There is often that overwhelming urge to post something…anything, just so you can say you post everyday.

    My post quality is definitely suffering because of that urge, so sage advice indeed…less is more.

    Taken on, board thanks.

  4. dandellion says:

    I couldn’t agree more. As a reader, I have to do daily routine through my RSS reader just to delete all the noise from what used to be great blogs. Blogs that still give a great post once a week or so. But those get lost among five posts that are done just to keep the numbers. Then I ask myself, is that one post a week worth spamming my reader?

    Sure, steady rhythm is great. And writing daily does a miracle to one’s writing skills. But I appreciate people who talk when they have something to say. Weekly great post makes me come to the blog more often than daily obligation to click the publish button.

  5. Larry,

    Great Post. You’ve raised awesome point.
    I really like your point on writing fewer posts.

    Thanks for sharing this great Post Larry.

    keep up the good work.

  6. Just another shout out for quality over quantity. Thanks for justifying my slackerness.

  7. Casey Head says:

    I have recently been having this same discussion with myself.

    As a political activist, blogger, podcaster, with a family and full time job; at times all of the demands can get overwhelming. It is a constant balancing to try and stay on top of everything, and produce meaningful content.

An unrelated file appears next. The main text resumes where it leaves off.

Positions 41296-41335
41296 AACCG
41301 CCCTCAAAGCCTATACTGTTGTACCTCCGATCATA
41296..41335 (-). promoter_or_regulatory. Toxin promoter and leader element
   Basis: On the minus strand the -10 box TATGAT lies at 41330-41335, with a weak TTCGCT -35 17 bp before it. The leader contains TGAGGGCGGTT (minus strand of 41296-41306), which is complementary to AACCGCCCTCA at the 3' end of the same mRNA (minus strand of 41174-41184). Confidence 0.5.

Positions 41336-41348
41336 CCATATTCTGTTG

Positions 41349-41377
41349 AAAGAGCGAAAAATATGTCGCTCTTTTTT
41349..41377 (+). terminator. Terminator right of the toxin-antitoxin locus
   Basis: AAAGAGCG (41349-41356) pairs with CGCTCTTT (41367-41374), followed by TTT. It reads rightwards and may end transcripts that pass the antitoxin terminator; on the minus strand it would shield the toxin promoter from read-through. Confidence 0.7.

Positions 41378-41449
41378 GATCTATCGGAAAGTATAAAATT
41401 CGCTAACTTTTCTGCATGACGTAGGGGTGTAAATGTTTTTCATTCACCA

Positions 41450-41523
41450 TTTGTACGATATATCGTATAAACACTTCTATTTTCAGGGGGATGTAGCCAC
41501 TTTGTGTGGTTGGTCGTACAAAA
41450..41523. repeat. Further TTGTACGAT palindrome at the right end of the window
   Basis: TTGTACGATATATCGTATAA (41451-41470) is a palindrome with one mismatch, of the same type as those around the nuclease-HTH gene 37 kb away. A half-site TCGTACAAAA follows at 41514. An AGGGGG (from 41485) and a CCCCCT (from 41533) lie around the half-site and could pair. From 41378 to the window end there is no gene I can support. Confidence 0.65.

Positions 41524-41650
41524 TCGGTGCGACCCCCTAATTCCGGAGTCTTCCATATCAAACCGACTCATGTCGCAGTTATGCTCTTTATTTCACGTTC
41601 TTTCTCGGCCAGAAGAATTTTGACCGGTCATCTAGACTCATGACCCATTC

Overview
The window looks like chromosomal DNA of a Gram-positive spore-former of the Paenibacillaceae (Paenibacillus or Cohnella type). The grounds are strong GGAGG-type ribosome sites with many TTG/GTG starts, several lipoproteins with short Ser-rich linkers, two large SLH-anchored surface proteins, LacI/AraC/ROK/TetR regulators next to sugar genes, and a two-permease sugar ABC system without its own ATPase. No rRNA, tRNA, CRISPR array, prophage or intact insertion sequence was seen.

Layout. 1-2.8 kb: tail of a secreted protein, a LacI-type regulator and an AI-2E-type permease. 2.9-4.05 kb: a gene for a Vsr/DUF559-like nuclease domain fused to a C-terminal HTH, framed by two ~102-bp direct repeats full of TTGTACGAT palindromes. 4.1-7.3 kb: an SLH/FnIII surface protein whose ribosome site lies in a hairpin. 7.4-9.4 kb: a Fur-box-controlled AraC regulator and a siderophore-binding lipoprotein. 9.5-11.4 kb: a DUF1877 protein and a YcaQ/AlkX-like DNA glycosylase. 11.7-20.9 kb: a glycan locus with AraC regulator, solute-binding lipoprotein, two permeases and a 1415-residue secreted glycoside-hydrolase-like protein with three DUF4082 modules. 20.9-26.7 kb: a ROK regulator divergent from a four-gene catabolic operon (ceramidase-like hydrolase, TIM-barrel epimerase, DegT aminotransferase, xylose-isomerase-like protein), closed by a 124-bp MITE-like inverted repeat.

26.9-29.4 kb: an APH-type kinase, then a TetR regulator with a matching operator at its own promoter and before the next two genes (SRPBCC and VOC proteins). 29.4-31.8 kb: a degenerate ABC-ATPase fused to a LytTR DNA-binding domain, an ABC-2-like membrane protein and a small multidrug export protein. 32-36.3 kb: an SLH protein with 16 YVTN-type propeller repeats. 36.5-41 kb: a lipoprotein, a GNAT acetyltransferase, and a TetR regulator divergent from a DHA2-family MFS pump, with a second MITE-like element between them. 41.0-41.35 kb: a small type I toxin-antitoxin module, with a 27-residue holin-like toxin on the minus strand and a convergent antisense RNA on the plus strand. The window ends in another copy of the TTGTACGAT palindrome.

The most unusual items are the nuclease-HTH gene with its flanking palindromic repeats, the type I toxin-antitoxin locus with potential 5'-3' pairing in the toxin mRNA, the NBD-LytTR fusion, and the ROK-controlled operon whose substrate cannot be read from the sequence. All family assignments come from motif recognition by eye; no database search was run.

Thank you Larry, you have given me one great reason to feel good about the need to cut back.

  8. Hi Larry,

    I’ve heard both arguments. Pulling back allows a buzz to generate around your posts, boosting readers.

    I also know some who want their daily fix.

    Whatever works, stick with it. Keep in mind you can have quality and quantity as it’s possible to put out great stuff on a consistent basis.

    Thanks for sharing your insight.

    Ryan Biddulph

  9. That is very true. I would rather read quality content, than filler content. My filler content on my main blog is usually deals or quick tidbits that are worthy.

  10. Larry,

    I recently came to the same ephiphony myself. I realised that on certain days when I felt forrced to create a post, I eneded up generating junk and I lost subscribers. Now, I make sure that I only create posts that I am ready for, that I know will help my audience.

    It’s nice to see that this is not just some fluke, but that people actually want to read quality these days over quantity.

    There are only so many hours to cram in all of your daily information uptake, so your customers are only going to flock where the content is grade-A.

    -Joshua Black
    The Underdog Millionaire

  11. Tara Mohr says:

    So glad you are writing about this.